To summarise, I hadn’t been charged for the alarms in March because they’d only been on my account for almost half a month. Thanks for the help folks!


In this post I investigated an unexpected CloudWatch charge on my April 2022 AWS bill. I showed what the bill looked like, demonstrated how to find the resources generating the charges and explained how those resources came to be on my AWS account.

If this post has been useful, please feel free to follow me on the following platforms for future updates:

Thanks for reading ~~^~~

Internet Of Things & Robotics

Getting Started With My Raspberry Pi 4 And AWS IoT

In this post I unbox and configure my new Raspberry Pi 4, and then register it with my AWS account as an AWS IoT device.

Table of Contents


After earning my AWS Certified Developer – Associate certification last month, my attention turned to the Raspberry Pi my partner got me as a birthday present. I’ve had it for a while and done nothing with it because of a lack of time and ideas. I promised myself that I’d open it up after finishing my exam, so let’s go!

What’s In The Box?

My birthday gift came in the form of the Labists Raspberry Pi 4 4GB Complete Starter Kit. Having seen the price, I must have been good that year!

The set includes:

  • Raspberry Pi 4 Model B 4GB RAM with 1.5GHz 64-bit Quad-core CPU
  • 32GB Class 10 MicroSD Card Preloaded with NOOBS
  • Premium Black Case (High Gloss) for Pi 4B
  • Mini Silent Fan
  • Two Micro HDMI to HDMI Cables

Labists have a great video for assembling the Raspberry Pi. Fiddling with exposed circuitry is anxiety-inducing for a heavy-handed data professional like myself, so the video was very welcome!

The steps basically boil down to:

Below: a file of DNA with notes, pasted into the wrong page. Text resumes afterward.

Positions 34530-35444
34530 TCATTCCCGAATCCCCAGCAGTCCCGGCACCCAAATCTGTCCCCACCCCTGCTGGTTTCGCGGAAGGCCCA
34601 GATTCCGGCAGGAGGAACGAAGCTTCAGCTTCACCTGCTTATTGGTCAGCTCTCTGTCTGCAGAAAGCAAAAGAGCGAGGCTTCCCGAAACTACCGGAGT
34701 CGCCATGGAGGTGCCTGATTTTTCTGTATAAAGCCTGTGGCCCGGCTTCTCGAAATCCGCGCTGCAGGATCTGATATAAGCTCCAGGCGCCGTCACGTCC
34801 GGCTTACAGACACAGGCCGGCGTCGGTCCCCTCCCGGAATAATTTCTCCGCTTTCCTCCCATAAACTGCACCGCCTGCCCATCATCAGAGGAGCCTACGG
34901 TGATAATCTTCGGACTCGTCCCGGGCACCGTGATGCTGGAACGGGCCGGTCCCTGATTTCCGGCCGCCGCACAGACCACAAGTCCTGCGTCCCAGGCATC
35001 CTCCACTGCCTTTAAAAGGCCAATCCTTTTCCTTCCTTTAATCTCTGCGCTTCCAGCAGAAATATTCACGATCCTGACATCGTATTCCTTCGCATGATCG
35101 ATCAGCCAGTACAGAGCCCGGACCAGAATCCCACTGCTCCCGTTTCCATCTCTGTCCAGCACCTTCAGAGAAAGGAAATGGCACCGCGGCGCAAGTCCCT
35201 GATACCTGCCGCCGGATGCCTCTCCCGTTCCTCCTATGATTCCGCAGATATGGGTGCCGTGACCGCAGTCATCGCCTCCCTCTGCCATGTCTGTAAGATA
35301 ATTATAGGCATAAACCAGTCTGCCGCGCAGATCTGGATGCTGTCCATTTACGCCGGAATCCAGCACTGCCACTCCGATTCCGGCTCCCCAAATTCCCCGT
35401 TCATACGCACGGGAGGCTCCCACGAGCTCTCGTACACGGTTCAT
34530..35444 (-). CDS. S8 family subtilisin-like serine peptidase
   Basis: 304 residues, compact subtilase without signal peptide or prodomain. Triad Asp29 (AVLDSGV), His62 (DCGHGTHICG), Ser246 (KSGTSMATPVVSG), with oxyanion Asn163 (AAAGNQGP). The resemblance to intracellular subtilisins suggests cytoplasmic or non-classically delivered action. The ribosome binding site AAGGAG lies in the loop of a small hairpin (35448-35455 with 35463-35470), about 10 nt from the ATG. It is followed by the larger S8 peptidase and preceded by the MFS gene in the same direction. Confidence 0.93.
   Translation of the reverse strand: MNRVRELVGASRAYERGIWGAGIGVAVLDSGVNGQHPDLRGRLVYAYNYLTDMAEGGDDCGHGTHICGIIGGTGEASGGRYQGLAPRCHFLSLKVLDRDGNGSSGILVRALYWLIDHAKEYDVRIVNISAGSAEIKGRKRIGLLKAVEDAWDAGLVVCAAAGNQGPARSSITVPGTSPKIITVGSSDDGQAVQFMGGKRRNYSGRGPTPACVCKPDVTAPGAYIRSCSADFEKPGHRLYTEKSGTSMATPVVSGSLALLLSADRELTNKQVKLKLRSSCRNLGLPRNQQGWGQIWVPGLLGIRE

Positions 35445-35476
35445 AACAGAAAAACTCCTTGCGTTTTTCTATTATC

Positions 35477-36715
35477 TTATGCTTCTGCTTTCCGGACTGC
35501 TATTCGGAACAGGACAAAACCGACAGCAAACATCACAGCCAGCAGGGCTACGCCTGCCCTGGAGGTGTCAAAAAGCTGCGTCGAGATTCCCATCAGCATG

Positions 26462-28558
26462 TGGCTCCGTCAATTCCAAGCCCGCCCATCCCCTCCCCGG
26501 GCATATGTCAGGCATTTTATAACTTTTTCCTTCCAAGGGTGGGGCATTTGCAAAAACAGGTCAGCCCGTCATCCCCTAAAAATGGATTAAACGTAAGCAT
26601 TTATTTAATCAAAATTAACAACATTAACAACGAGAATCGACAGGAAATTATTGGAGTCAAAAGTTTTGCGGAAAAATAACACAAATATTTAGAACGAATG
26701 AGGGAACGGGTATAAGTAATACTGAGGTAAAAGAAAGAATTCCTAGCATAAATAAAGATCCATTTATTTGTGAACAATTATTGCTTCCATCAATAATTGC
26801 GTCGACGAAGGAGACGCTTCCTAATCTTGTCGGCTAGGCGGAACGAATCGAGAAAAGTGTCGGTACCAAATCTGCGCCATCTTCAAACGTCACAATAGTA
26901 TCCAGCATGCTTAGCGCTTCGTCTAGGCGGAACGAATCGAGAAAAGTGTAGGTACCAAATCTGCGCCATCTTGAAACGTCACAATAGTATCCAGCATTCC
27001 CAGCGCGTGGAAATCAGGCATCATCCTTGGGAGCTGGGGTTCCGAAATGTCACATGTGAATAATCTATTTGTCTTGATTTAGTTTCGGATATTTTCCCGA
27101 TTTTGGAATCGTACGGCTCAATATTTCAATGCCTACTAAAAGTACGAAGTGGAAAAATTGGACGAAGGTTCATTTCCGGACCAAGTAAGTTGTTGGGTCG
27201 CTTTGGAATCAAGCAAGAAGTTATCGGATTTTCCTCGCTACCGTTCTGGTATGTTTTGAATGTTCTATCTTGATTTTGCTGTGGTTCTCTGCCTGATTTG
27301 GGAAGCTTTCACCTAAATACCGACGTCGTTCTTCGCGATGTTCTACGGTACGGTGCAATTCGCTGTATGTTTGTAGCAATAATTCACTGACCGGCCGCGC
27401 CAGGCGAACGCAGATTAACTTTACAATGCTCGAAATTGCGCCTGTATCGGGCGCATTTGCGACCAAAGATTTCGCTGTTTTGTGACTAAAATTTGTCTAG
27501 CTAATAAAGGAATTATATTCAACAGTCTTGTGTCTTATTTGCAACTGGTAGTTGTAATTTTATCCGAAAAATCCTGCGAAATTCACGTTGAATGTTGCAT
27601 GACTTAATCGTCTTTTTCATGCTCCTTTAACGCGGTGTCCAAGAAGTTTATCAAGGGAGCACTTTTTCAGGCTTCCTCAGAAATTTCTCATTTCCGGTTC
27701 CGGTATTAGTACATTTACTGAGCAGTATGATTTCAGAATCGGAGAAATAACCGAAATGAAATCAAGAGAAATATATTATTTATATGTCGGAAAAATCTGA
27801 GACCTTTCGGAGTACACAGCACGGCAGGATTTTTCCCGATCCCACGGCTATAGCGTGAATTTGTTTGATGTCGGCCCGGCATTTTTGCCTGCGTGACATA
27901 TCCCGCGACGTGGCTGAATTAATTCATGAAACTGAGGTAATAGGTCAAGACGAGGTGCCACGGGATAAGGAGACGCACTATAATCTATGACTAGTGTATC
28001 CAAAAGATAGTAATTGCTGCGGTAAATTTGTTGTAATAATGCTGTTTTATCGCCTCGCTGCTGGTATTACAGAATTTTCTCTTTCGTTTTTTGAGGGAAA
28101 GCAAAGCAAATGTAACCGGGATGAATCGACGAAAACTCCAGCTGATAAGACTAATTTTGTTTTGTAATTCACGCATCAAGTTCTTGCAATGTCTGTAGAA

• Attach Heat Sinks To Pi
  • Screw Fan To Case
  • Screw Pi To Case
  • Connect Fan Pins To Pi
  • Close Case

My Raspberry Pi is now out of the box and fully assembled, so let’s get some advice on how it works.

Getting To Know My Pi With FutureLearn

FutureLearn is a global learning platform with a mission to transform access to education by offering online courses from the world’s leading universities and brands. They offer a range of all-online, on-demand courses and offer free and paid content.

The Educators

The Getting Started with Your Raspberry Pi course is one of a number of free courses by the Raspberry Pi Foundation. The Foundation is a UK charity seeking to increase the availability of computing and digital making skills by providing low-cost, high-performance single-board computers, highly available training and free software.

The Course

The course is split into three weeks, although the lessons can be completed at the pace of the user. The first week of the course “Setting Up Your Raspberry Pi” introduces the facilitation team, walks through the hardware and software and gives a basic introduction to Raspberry Pi OS.